- E640 (Glycine and its sodium salt): Can be synthesized or derived from animal sources.

It's essential to research or contact manufacturers directly to determine the sourcing of these E numbers in products they wish to consume. This ensures they are adhering to their dietary preferences and ethical considerations.

  • Veganize Your Favourites

Find vegan versions of your favourite meals. There are countless recipes online tailored for vegan diets.

  • Building a Support System

1. Connect with Other Vegans: Join vegan groups, online communities, or local meetups to share experiences and tips.

2. Educate Your Loved Ones:

Sharing your reasons for transitioning and what it entails can help garner support from friends and family.

  • Eating Out and Social Events

1. Research Restaurants:

Many establishments offer vegan options or can accommodate dietary requests but it is always worth checking ahead.

2. Bring Your Own:

When attending social gatherings, bring a vegan dish. It’s a great way to introduce others to vegan food.

6) Resources and Inspiration

There are countless resources available to aid in your transition, this website for example but there are many others. Books, documentaries, blogs, apps, and social media can provide inspiration, recipes, and support.

Vegan documentaries have played a significant role in raising awareness about the benefits of a vegan lifestyle, including health, environmental, and ethical considerations. Here's a list of 10 popular vegan documentaries that have sparked discussions and inspired many to consider plant-based living:

1. "Forks Over Knives" (2011) - This documentary focuses on the profound claim that most, if not all, of the degenerative diseases that afflict us can be controlled, or even reversed, by rejecting animal-based and processed foods. LINK

2. "The Game Changers" (2018) - Produced by James Cameron, Arnold Schwarzenegger, and Jackie Chan, this film presents compelling evidence about the advantages of plant-based eating for athletes, challenging the traditional belief about the necessity of animal protein for strength and health. LINK

3. "Cowspiracy: The Sustainability Secret" (2014) - Focusing on environmental issues, this film explores the impact of animal agriculture on the environment and investigates why leading environmental organizations have been so silent on this issue. LINK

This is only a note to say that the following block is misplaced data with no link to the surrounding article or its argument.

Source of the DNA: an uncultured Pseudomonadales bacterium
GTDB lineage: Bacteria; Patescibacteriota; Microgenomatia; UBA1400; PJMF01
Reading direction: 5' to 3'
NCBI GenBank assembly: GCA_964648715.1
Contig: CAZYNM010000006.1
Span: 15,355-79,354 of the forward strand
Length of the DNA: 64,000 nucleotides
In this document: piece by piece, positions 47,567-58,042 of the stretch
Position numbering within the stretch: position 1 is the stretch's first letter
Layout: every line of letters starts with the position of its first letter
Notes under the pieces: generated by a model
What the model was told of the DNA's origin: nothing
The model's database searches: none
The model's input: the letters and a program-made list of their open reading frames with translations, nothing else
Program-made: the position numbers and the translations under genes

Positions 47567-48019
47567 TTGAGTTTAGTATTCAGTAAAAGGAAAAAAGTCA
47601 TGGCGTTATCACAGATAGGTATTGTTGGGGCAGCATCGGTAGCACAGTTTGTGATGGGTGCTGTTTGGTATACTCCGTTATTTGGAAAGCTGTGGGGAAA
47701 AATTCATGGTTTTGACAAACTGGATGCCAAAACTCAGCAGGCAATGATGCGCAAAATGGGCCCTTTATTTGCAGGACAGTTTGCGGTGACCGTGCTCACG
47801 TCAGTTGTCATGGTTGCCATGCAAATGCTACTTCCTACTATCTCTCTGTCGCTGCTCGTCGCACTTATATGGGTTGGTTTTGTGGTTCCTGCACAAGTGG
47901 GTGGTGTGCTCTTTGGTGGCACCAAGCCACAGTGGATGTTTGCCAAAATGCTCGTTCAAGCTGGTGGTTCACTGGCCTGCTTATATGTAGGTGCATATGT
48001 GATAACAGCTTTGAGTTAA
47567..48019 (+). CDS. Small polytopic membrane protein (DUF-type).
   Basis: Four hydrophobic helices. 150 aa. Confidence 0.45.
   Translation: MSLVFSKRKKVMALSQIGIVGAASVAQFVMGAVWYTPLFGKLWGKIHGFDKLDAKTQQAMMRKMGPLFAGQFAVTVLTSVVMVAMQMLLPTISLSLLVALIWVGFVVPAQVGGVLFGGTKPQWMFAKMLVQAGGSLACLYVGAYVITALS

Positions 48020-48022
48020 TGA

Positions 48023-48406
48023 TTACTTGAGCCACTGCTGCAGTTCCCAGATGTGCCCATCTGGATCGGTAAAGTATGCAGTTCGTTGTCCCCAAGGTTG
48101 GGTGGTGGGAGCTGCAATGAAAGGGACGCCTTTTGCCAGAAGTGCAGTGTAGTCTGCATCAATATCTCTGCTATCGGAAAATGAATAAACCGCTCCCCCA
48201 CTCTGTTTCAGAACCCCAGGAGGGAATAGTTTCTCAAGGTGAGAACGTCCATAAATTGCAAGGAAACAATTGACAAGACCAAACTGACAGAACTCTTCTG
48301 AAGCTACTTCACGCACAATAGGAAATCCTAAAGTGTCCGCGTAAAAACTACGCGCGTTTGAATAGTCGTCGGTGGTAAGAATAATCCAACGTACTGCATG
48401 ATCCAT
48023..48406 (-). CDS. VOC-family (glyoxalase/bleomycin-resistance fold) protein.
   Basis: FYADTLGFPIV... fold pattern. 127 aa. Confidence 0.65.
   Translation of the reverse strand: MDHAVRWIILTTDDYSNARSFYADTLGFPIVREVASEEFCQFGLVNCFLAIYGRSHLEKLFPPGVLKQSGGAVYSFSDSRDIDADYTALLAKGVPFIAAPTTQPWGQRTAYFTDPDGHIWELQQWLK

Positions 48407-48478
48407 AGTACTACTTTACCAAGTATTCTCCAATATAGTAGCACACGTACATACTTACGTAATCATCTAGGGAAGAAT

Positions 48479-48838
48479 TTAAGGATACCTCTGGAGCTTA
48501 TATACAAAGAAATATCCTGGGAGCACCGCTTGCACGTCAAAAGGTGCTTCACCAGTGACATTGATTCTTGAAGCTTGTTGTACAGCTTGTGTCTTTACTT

4. "What the Health" (2017) - From the creators of "Cowspiracy," this documentary focuses on the health impact of meat and dairy products consumption, questioning the practices of leading health and pharmaceutical organizations. LINK

5. "Earthlings" (2005) - Narrated by Joaquin Phoenix, this film is a powerful and informative documentary about society's treatment of animals for pets, food, clothing, entertainment, and research purposes. LINK

6. "Vegucated" (2011) - This documentary follows three meat- and cheese-loving New Yorkers who agree to adopt a vegan diet for six weeks and learn what it's all about. LINK

7. "Dominion" (2018) - Using drone footage, hidden cameras, and handheld cameras, the film exposes the dark underbelly of modern animal agriculture, questioning the morality and validity of humankind's dominion over the animal kingdom. LINK

8. "Eating You Alive" (2018) - A feature-length documentary revealing the truth behind why Americans are so sick and what we can do about it, focusing on chronic diseases and their connection to diet. LINK

9. "Food Choices" (2016) - This documentary explores the impact that food choices have on people's health, the health of our planet, and on the lives of other living species. It also discusses several misconceptions about food and diet. LINK

10. "Seaspiracy" (2021) - From the creators of "Cowspiracy," this film focuses on the environmental impact of fishing, highlighting issues such as plastic ocean pollution, whaling, and aquaculture. LINK

These documentaries offer various perspectives on veganism, from health and fitness to ethical and environmental concerns, and serve as a starting point for anyone interested in learning more about the impact of dietary and lifestyle choices on our world.

7) Final Thoughts

Transitioning to a vegan lifestyle is a deeply personal and potentially transformative journey. It’s about making choices that align with your values and discovering a new and exciting world of food and flavours. Remember, every small step counts. Be patient with yourself and embrace the journey with an open heart and mind.

In embracing a vegan lifestyle, you’re not just contributing to a more sustainable and ethical world, but you’re also taking a profound step toward a healthier life. Transitioning may come with its challenges, but the rewards, both personal and global, are immense. Welcome to your vegan journey!


Rated 0 out of 5 stars.
No ratings yet

Add a rating


to hear about the latest news, blogs and petitions
bottom of page